My cat really love them too. She will chase the around for hours, but very rarly with she actully catch/eat one.
    Retired (?) from NS
  • BurrBurr Members Join Date: 2002-11-19 Member: 9358Posts: 2,148 Advanced user
    moultano, you live in Cincinatti? Im a weekday Columbus resident!

    Anyway, I HATE THOSE THINGS! I despise large insects. THe last Cicada season I was mowing the grass next to a cornfield and they started jumping all over me, stupid things! That, and they are really noisy and make a huge mess of my front windshield!
    QUOTE
    Being drunk is just like having a really low framerate


    I could watch the world burn right now, and while it burned I would have a beer in one hand and laugh
  • moultanomoultano Creator of ns_shiva. Members, NS1 Playtester, Contributor, Constellation, NS2 Playtester, Squad Five Blue, Reinforced - Shadow, WC 2013 - Gold, NS2 Community Developer, Pistachionauts Join Date: 2002-12-14 Member: 10806Posts: 4,219 Advanced user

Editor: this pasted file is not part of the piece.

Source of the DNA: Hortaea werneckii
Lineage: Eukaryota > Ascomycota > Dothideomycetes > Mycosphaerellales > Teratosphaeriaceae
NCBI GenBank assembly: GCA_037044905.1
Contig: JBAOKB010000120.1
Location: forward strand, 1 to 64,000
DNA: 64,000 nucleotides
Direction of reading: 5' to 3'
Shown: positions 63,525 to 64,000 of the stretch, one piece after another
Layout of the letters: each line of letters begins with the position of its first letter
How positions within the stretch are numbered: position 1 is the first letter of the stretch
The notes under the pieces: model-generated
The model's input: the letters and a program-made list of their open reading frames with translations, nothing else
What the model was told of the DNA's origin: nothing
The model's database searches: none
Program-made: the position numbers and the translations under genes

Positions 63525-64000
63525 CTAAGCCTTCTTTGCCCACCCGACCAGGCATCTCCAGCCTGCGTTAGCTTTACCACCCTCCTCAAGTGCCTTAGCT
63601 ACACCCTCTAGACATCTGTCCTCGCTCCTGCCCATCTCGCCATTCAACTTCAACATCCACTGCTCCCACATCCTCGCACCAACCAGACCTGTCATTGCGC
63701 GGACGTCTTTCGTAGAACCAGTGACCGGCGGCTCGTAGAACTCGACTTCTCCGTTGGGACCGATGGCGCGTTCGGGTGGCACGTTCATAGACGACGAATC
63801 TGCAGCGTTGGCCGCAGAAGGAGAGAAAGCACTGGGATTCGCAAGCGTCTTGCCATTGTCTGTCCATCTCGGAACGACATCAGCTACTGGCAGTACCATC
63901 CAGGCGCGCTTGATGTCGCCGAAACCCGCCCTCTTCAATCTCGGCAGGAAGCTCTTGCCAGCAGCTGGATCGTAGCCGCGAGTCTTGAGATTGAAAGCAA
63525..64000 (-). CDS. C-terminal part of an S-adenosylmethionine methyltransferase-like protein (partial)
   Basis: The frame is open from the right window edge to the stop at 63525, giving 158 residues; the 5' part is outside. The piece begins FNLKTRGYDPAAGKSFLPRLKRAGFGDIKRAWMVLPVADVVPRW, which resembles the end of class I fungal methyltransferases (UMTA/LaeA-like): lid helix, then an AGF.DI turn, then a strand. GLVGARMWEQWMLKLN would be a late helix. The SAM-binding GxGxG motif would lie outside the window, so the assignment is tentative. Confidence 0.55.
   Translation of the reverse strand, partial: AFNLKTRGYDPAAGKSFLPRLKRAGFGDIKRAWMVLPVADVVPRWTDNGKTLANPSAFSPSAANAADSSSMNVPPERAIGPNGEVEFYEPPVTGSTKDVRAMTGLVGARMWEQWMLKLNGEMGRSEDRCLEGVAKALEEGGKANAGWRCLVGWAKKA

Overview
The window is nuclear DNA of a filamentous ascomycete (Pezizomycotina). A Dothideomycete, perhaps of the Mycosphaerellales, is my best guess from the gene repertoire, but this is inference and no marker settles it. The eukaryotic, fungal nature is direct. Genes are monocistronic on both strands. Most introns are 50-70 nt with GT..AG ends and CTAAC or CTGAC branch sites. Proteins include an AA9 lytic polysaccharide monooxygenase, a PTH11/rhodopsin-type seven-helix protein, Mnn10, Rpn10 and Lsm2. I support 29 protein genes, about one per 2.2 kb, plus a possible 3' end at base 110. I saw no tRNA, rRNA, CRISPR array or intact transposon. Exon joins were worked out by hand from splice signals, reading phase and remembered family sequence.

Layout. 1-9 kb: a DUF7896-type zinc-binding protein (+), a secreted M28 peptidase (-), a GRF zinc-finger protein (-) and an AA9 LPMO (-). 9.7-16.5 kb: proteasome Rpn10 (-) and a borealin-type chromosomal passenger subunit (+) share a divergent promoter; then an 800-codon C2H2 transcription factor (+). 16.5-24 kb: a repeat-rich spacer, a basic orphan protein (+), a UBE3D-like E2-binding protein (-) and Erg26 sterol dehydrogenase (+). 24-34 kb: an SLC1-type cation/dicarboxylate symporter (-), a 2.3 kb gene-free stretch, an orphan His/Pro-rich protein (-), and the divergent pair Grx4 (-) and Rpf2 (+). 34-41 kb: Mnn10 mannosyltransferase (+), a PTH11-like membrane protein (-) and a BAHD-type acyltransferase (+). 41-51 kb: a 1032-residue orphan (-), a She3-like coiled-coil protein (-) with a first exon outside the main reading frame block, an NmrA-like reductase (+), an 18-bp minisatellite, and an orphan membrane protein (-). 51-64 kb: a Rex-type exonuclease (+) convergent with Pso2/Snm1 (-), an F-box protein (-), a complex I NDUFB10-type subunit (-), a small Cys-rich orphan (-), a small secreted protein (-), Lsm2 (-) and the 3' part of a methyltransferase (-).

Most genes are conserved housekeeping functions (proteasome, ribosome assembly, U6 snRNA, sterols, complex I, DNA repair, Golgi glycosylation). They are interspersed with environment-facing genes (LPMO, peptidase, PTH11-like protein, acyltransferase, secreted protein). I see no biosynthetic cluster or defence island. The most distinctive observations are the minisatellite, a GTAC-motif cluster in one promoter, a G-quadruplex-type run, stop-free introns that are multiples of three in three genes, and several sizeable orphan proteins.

QUOTE (Burr @ May 19 2004, 02:03 AM)
    moultano, you live in Cincinatti? Im a weekday Columbus resident.

    w00t for Ohioans! biggrin.gif
  • moultanomoultano Creator of ns_shiva. Members, NS1 Playtester, Contributor, Constellation, NS2 Playtester, Squad Five Blue, Reinforced - Shadow, WC 2013 - Gold, NS2 Community Developer, Pistachionauts Join Date: 2002-12-14 Member: 10806Posts: 4,219 Advanced user
    I'd be interested to hear how far this brood extends. I know this happens other places in the country other than Cincinnati. Anyone have any stories to tell?
  • UnderDOGUnderDOG Members Join Date: 2003-04-05 Member: 15221Posts: 1,348 Fully active user